Anna Nøkland recently became 2IB’s Psychology teacher, her first job after graduating from Oslo University, where she studied Psychology. Most of the curriculum was in Norwegian, with a few classes in English, and so I wondered just how she happened upon the IB. When asked, she said: “I first encountered the IB in tenth grade, on one of those educational events where all the schools promote themselves.” She herself also considered the IB program, but ultimately decided to go to a regular state school.
Even so, Anna has a lot of experience with English. She went on exchange in the UK in 2009 for one year in high school and half a year in 2013 during her university studies. I asked her what she thought about teaching in English. She responded: “I’m an English teacher, but I find it easier to teach English in VG1 than I find teaching IB Psychology in English. Because it’s all about the academic vocabulary and I think everyone finds it a bit harder to speak English than to write it. So it’s kind of a transition.”
The academic level of the IB is one of the characteristics she likes about the program. That as well as the ideology on holistic learning and the fact that we have subjects such as TOK that are focused on improving how we think. She remarked that the IB system is quite different from the Norwegian one and I asked her what might be the difference or challenge with being an IB teacher instead of a regular one? She said: “The challenge of becoming an IB teacher is mostly academically, because the academic level is very high, in the curriculum and amongst the students, and that’s also very rewarding. Students seem to be very eager to learn. That also makes it a challenge as a teacher. It’s a challenge but a good challenge.”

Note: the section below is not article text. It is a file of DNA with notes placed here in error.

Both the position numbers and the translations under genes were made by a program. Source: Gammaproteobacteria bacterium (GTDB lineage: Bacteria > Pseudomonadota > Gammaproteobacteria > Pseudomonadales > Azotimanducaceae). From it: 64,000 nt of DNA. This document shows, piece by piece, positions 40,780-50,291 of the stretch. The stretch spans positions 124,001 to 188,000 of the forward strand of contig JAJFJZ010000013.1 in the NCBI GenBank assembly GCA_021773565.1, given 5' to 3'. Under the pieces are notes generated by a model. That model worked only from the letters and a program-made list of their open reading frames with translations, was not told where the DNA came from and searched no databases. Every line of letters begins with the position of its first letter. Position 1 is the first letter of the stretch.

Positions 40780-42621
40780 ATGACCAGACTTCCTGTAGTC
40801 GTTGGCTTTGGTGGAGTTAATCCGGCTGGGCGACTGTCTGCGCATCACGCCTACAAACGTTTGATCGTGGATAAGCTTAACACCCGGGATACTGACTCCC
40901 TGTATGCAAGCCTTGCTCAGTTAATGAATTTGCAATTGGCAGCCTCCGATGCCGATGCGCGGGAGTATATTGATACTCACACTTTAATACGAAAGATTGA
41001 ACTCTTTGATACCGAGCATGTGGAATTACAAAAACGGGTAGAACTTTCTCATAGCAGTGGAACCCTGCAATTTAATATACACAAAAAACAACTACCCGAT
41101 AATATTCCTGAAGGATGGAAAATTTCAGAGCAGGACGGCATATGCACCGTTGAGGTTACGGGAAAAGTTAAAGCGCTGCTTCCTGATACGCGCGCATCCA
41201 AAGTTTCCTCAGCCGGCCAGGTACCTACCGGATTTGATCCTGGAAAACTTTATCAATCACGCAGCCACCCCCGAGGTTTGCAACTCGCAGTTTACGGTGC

Being a teacher can be challenging, yes. Many don’t appreciate teachers and the hard work they put in. It also isn’t rewarding financially. Therefore, many students don’t go on to becoming teachers, so I had to ask, what was Anna’s motivation for teaching? “There are three main things that come to mind,” she said. “First of all, I really love to work with young people, both children and teenagers. I did a lot of volunteer work when I was growing up, so that was a very familiar experience to me. And then also, I liked school very much, it was an arena where I did well and had friends. The final thing is the subjects. When choosing which subjects I wanted to teach I picked out my favorite subjects from when I was a student.”
Anna mentioned her favorite subjects in school were Social Sciences, English and, only later on, Psychology. When I asked her what drew her to teach this subject and why she liked it so much, she said: “When I chose to do Psychology, my knowledge of the subject was mostly what we now talk about as Social Psychology so I wasn’t really aware of how much the cognitive and the biological approach would broaden my understanding of how individuals and groups act. So what drew me was personal interest in the subject and having the option to teach it, which I thought would be a very interesting subject to teach.”
Do you think your subject is important in a societal perspective? “Very much, both on a personal but also a societal level of course. On a personal level, I think the subject Psychology really broadens your understanding of how your brain works, how you work in social settings, cognitive processes and what can effect that, a lot of things that you aren’t conscious about before you learn the theory about it. And this again has almost like a Domino Effect on society, and you might view conflicts in a different way if you encounter situations of, well… you have the famous example of the bystander effect. Knowing about that effect can change how you behave when you’re out in society and if you see people falling over in the street you might be more inclined to help.”